Although extremely popular in North America, the Oreo cookie proved not to be so well received when it was first introduced to the Chinese market. It turns out that the Chinese generally found the original version of the cookie too sweet, the traditional round shape was very different than the more popular wafer style cookies, and the package size was simply too expensive. In response, Kraft worked its way through 20 different, less-sweet formulations until it found the right combination, and changed it into a wafer style, with four layers of cookie, filled with vanilla AND chocolate cream. And then they coated the whole thing in chocolate! I'm not sure how this thing turned out to be "less sweet" than traditional Oreos, but they look really GOOD! I would definitely try them if they were available here.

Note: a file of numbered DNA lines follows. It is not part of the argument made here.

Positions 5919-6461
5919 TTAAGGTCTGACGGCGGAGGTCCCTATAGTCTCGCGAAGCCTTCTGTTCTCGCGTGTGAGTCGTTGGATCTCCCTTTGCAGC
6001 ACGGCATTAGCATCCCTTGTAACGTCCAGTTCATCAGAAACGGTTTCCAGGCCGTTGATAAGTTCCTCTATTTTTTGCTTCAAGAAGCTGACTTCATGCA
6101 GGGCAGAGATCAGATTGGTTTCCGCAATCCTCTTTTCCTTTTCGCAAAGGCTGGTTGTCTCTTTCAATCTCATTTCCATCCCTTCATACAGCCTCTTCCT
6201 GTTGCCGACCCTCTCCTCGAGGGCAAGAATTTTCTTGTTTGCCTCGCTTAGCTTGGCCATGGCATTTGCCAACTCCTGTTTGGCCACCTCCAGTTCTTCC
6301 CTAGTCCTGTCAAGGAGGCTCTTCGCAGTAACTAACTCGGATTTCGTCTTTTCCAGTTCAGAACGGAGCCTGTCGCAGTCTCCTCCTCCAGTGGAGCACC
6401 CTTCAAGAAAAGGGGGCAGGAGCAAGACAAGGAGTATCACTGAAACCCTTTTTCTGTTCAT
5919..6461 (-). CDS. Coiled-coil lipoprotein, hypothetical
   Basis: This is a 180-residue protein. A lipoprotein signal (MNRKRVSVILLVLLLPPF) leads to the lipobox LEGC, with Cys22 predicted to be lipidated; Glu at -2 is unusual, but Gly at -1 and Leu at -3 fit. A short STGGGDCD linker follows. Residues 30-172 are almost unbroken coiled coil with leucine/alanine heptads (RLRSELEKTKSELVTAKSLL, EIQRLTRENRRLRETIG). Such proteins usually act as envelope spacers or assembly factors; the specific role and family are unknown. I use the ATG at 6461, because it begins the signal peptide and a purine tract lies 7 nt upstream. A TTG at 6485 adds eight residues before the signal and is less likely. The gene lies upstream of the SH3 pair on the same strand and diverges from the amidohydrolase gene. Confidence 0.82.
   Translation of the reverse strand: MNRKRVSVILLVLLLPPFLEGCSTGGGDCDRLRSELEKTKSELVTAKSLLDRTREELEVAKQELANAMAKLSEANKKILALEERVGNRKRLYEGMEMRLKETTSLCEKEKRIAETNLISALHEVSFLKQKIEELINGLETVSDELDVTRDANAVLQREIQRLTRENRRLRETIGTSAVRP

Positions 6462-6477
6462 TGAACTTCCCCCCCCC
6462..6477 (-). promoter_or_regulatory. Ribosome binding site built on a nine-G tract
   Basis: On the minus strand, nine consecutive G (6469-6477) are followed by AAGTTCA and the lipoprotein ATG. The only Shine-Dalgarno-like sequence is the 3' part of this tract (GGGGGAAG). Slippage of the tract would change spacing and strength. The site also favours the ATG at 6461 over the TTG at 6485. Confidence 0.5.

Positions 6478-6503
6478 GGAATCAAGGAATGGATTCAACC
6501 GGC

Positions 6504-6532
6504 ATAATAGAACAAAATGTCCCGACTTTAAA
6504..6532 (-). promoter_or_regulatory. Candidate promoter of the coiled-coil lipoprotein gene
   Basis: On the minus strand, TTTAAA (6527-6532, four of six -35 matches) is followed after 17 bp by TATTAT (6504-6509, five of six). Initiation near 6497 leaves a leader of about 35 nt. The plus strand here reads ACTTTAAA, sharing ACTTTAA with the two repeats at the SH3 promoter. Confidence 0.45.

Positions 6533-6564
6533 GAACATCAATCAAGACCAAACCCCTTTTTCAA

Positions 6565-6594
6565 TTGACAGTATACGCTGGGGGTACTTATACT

And that's not all. According to the Wall Street Journal, Kraft launched a creative marketing campaign designed by local managers, in which 300 college students "were trained to become Oreo brand ambassadors. Some of the students rode around Beijing on bicycles outfitted with wheel covers resembling Oreos and handed out cookies to more than 300,000 consumers. Others held Oreo-themed basketball games to reinforce the idea of dunking cookies in milk. Television commercials showed kids twisting apart Oreo cookies, licking the cream center and dipping the chocolate cookie halves into glasses of milk."
Stats for Chinese Oreos
Trending: Older & Mild
Research: 3,359 clicks in 420 w
Interest: 2.8 minutes
Concept: Chinese Oreos
Related: 49 examples / 38 photos
Segment: Neutral, 18-35
Comparison Set: 18 similar articles, including: accessible legal service platforms, towered scholarly hubs, and fire-starting drones.
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